Date of Graduation


Document Type


Degree Name

Master of Science in Agricultural Economics (MS)

Degree Level



Agricultural Economics and Agribusiness


Lawton Nalley

Committee Member

Jennie Popp

Second Committee Member

Thula Dlamini

Third Committee Member

Phillipp Grundmann


Government Intervention, Infrastructure, Livelihoods, Rural Development


The 2016 Eswatini Vulnerability Assessment Report indicated that over half of the Eswatini population required livelihood support due to the severe El Niño drought. Since agriculture is the backbone of Eswatini’s economy, investments in climate change mitigation are needed in order to help protect the agriculture sector and associated livelihoods from increased yield and profit variability associated with future droughts. The IPCC (Intergovernmental Panel on Climate Change) estimates climate change in Eswatini could reduce rain-fed agricultural yields by up to 50%, threating the ability of Eswatini to be food secure. As such, investing in water capture systems could help mitigate changes to both the amount and frequency of rainfall. Investments in water storage could be viewed as a type of food security insurance in the Eswatini context.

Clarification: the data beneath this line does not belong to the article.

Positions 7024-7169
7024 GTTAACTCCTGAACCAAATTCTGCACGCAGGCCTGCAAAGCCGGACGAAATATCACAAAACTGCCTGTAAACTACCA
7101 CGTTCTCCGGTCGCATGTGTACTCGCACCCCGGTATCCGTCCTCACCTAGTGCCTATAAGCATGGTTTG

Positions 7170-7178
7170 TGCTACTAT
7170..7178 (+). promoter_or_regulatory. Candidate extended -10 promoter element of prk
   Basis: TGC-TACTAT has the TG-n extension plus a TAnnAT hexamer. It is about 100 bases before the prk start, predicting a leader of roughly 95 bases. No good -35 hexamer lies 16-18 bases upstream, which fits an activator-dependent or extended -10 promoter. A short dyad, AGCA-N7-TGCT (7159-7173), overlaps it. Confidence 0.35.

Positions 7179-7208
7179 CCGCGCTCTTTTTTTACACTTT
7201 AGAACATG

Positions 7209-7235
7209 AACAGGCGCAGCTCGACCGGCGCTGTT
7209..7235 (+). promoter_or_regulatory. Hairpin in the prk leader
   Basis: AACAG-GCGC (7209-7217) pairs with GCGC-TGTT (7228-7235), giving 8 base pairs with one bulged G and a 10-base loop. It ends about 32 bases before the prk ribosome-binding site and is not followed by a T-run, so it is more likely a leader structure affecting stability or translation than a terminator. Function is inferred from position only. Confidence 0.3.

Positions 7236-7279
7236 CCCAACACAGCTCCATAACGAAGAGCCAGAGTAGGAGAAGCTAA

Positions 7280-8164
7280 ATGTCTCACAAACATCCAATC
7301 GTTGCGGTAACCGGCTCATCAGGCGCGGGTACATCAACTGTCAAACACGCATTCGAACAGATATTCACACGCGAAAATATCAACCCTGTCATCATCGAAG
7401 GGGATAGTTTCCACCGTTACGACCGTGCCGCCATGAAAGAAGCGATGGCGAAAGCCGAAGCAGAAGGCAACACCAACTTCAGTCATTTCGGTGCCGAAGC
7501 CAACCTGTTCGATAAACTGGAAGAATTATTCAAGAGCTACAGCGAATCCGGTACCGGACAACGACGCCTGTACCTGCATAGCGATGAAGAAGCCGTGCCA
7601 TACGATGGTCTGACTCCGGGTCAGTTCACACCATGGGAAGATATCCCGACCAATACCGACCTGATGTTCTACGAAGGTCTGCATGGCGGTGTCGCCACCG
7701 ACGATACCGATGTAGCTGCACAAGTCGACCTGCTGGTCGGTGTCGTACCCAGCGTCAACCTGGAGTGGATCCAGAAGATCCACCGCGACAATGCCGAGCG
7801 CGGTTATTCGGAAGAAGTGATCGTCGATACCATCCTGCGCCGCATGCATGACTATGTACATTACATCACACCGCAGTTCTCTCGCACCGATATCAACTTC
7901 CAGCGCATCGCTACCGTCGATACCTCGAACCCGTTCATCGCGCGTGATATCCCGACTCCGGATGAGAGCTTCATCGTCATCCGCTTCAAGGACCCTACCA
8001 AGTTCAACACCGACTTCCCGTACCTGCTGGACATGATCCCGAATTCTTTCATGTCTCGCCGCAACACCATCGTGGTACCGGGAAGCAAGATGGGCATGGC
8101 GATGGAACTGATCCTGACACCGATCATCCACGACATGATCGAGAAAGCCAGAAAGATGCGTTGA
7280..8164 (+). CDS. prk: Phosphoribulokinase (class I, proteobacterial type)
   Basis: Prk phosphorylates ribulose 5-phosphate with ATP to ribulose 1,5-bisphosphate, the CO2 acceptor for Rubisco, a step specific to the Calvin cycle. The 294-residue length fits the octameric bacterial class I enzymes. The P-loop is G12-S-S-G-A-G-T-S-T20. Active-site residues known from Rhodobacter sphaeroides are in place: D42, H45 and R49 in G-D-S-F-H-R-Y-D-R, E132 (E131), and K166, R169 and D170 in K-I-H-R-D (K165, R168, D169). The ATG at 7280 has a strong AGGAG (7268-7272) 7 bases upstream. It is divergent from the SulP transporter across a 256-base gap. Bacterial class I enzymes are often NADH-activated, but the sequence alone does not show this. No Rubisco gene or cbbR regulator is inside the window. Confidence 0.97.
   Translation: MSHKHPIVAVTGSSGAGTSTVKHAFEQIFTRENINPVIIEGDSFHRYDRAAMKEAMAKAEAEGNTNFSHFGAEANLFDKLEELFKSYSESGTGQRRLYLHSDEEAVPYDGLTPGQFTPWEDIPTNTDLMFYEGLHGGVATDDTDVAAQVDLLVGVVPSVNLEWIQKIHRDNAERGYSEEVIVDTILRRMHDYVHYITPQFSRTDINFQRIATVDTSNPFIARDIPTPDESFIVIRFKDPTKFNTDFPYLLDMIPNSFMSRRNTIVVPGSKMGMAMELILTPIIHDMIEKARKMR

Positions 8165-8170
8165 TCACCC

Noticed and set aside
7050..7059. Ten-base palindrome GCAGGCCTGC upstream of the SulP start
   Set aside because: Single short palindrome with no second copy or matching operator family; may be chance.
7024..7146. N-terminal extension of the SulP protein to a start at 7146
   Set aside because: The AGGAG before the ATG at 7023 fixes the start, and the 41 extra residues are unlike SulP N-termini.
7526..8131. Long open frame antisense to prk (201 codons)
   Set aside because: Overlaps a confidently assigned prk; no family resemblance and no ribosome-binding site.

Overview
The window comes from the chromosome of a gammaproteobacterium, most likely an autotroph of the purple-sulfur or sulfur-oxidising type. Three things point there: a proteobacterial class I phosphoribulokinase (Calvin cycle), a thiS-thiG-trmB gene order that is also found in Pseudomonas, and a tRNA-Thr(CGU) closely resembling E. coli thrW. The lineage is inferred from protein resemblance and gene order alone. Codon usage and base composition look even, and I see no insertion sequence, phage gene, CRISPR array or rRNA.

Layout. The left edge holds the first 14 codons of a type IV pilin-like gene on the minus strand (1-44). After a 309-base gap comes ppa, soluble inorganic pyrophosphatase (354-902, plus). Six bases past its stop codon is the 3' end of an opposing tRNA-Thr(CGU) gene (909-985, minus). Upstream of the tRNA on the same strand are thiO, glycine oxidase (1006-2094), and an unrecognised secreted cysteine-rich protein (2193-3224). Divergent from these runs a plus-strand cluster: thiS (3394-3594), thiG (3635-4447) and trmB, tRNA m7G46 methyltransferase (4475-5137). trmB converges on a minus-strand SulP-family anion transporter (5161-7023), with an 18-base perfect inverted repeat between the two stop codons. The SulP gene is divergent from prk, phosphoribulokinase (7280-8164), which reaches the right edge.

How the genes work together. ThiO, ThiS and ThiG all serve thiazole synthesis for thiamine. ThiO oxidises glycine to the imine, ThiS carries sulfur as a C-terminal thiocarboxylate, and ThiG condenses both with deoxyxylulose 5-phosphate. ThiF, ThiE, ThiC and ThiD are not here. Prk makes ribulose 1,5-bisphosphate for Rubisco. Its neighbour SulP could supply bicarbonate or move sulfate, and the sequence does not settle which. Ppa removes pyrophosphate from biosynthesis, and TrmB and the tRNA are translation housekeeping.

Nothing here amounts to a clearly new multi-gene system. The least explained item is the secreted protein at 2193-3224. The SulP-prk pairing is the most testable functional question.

The Government of Eswatini commissioned the construction of the Lubovane Dam in 2003 to provide water, both for agricultural and household usage, as part of the Lower Usuthu Irrigation Project (LUSIP). LUSIP aimed to provide irrigation water for 11,500 ha by 2015. LUSIP was also forecasted to provide an additional 750,000-person days /year of on-farm employment mainly on sugarcane, banana, and maize fields and 36,000 days of non-farm employment/year in the new businesses and services that would have emerged after its completion in 2010. Eswatini had to allocate limited public funds for the implementation of LUSIP and without tangible evidence on the returns on investment, obtaining funding or future irrigation projects could be -difficult. As such, in 2018 the Swaziland Economic Policy Analysis and Research Centre (SEPARC) set out to estimate the benefits of LUSIP in the town of Siphofaneni using a comprehensive survey. Using the data collected by SEPARC this study set out to validate the LUSIP impact through social, economic and environmental metrics. The survey results suggest that LUSIP has provided employment opportunities, increased wages and incomes, thus increasing the people’s ability to save. The survey also found that the increased income and savings appeared to lead to increased food security as more people can now afford purchase their basic food needs as water is now more readily available throughout the year.